Total dismisses risk of explosion at gas leak on North Sea oil rig

By Sybille de La Hamaide and Oleg Vukmanovic, Reuters

PARIS/LONDON–French oil major Total dismissed fears on Wednesday of a blast at its Elgin North Sea platform, even though explosive natural gas is bubbling up less than 100 meters from a flare left burning when workers had to evacuate the site. Despite the company’s assurances, Total shares came under pressure from speculators, although some analysts said the gas leak off the Scottish coast did not yet appear to be as serious as the oil leak that caused BP’s Deepwater Horizon disaster in 2010, the world’s worst marine oil spill. However, one energy industry consultant said the platform could become “an explosion waiting to happen” if the gas continued to pour from the leak for some time. Total said on Wednesday that the flare, which normally burns to regulate gas pressure at safe levels, had not been shut down when the platform was evacuated on Sunday. A Total UK spokesman in Aberdeen said the flare was on a separate platform from the leak, albeit only a short distance away. “The flare is still burning but is not posing a risk. The leak is on the wellhead platform and the flare is on the Processing, Utilities and Quarters platform. There is a gap of 90 meters (300 feet) between the two,” he said. A spokesman for Total in Paris said a solution to block the leak was still being evaluated and it was a “a question of days.” “We have not precisely identified the cause of the incident.” The firm warned on Tuesday it could take six months to halt the flow of gas, and analysts’ opinions were divided on how serious the leak might be. Unwelcome News Industry consultant John Shanks said the stakes were potentially high and the offshore industry was closely following developments. “The news this morning that the flare is still burning on the platform is thus unwelcome,” said Shanks, who works at RiserTec, a specialist engineering consultancy based in the Scottish city of Aberdeen.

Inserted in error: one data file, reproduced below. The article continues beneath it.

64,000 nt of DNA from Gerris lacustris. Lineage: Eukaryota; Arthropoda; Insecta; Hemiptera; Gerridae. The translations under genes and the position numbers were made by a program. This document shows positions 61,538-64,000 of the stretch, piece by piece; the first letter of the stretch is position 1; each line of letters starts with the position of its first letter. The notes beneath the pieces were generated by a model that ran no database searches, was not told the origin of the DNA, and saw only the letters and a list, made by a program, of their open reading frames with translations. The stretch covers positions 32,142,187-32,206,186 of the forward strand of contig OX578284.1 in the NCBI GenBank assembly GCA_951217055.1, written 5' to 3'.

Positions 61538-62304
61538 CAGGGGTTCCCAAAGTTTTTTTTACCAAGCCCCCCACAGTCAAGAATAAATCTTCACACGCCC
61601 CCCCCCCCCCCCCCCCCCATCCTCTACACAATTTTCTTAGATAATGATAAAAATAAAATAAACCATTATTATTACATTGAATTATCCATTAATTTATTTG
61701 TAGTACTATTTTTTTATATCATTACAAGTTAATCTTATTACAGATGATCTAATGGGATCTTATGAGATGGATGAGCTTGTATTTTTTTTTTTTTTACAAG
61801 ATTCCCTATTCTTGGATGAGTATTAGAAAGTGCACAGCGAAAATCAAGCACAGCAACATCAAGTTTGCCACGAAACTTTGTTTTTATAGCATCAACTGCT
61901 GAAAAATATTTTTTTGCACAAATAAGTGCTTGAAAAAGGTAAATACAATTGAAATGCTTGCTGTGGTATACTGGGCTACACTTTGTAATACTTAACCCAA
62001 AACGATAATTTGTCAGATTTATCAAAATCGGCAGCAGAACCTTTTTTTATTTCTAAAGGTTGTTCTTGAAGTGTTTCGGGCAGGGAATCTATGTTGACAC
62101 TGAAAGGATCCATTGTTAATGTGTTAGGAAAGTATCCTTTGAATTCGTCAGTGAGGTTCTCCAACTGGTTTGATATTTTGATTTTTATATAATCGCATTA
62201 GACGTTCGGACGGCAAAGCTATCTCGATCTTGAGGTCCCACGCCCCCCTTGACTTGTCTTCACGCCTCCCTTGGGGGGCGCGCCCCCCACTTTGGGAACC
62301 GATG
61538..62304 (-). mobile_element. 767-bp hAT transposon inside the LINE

“Under normal conditions, the deeper the leak, the more difficult remedial work will be. However, if gas continues to leak at a steady or increased rate over a sustained period of time, the platform could become an explosion waiting to happen.”